President Ford yesterday, sent Congress a revised legislative proposal to reduce regulation of the nation's airline industry - a move he reiterated would aid the traveling public and the carriers themselves.
Although the administration bill has been proposed seven days before the President leaves office, Transportation Secretary William T. Coleman Jr. said yesterday the measure is a "much better and more refined" bill than the administration's 1975 proposal - worked out after a thorough analysis of other proposals and the material gathered during extensive congressional hearings last year - and was worth submitting as a contribution to this year's expected legislative debate on reform proposals.
Hearings on regulatory reform proposals have been promised for early spring by chairmen of the Senate and House aviation subcommittees, and Carter administration officials have already pledged support of a legislative effort aimed at making the airline industry more competitive.
Stuart Eizenstat, President-elect Carter's top domestic policy assistant, earlier this week named air reform a priority item in the administration's first-year legislative program.
The thrust of the Ford administration's new proposal is the same as its earlier effort:
It would allow easier entry into the industry by new carriers and allow existing carriers easier access to new routes. The Civil Aeronautics Board has been charged in the past with using its powers to frustrate, rather than encourage, new entry.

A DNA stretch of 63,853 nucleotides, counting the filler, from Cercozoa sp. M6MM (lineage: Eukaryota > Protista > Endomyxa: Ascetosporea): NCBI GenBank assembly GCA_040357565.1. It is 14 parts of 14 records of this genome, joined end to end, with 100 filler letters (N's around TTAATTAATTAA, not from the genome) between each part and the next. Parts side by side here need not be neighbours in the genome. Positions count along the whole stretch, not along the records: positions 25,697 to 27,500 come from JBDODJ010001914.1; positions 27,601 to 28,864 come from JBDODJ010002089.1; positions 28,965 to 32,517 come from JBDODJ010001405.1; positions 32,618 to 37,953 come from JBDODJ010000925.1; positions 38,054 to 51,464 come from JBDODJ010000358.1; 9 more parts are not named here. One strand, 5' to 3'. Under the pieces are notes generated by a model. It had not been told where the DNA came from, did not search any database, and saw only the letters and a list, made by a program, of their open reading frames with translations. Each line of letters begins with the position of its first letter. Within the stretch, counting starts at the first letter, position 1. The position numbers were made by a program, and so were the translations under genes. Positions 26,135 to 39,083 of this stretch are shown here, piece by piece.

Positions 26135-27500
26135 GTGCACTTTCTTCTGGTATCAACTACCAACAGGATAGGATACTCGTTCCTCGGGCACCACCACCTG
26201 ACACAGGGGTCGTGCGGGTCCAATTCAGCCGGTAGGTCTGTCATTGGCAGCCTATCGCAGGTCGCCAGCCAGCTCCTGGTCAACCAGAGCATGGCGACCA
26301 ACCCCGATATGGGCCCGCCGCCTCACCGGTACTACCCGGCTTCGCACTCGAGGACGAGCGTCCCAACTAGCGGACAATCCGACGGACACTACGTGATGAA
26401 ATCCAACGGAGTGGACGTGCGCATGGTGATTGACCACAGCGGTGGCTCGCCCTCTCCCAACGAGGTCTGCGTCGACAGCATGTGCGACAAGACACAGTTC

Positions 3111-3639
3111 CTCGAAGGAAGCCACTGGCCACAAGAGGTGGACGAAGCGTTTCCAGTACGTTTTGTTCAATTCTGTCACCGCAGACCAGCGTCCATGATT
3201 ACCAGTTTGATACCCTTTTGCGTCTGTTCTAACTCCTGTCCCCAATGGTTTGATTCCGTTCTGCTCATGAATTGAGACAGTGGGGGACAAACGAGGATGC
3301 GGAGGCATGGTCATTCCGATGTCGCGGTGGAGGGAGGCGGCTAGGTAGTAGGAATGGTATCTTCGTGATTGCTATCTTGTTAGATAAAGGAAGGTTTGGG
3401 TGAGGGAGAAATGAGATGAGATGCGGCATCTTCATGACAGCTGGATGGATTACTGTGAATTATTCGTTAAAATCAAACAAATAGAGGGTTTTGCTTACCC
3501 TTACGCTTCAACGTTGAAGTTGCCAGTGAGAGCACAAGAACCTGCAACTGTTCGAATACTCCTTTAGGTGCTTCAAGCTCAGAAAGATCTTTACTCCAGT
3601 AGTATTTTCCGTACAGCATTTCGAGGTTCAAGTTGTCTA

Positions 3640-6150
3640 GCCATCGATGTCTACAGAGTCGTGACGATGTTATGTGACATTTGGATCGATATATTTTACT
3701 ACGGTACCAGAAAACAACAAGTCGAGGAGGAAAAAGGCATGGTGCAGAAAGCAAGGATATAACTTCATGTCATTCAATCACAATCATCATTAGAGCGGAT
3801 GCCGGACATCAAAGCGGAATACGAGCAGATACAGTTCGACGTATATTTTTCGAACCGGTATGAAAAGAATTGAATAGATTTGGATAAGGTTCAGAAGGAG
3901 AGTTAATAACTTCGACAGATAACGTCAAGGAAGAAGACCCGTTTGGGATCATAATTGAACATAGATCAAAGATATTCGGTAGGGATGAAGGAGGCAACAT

It would allow individual airlines greater flexibility to raise and lower their fares. The CAB has traditionally used its rate-setting powers to establish standards for determining whether proposed fares are lawful by using an average of industry cost and revenue figures - a device many have charged discourages the kind of price-cutting that otherwise might be pssible.
It would reform CAB procedures to reduce dalays by setting deadlines for board action on matters, and give them less leeway in making decisions.
It would allow carriers greater freedom to drop routes they believe unprofitable, but guarantees service to those points abandoned because of the measure for a 10 year period by the use of a federal subsidy.
"As in the 1975 act, these reforms are phased in over time, so as to avoid dislocations in an industry which in some cases, unfortunately, has become too used to being protected against meaningful competition," Deputy Transportation Secretary John W. Barnum said yesterday.
The proposal deals specifically with some of the "failures, distortions and perversities" Barnum says have been spawned by the current regulatory system. For instance, Pan American World Airways and other carriers flying abroad would get immediate authority to carry "local" passengers on the domestic segments of their international flights.
Pan Am has been unable to get CAB permission to fill up what they saw were 1.3 million empty seats on those domestic sections last year.
The bill would also make clear that the board has the power to allow a charter airline to fly scheduled service also. Until a recent court decision forced it to change its position, the CAB had declined to consider an application from World Airways to fly coast-to-coast for $89 - on the grounds that it did not have the authority to grant a carrier the two types of federal certification needed.
In addition, the bill would set up a phased program for the removal of restrictions the CAB has placed on the operations of carriers, such as forbidding a carrier to pick up or discharge passengers at certain points on its routes or requiring it to stop at intermediate points along a particular route.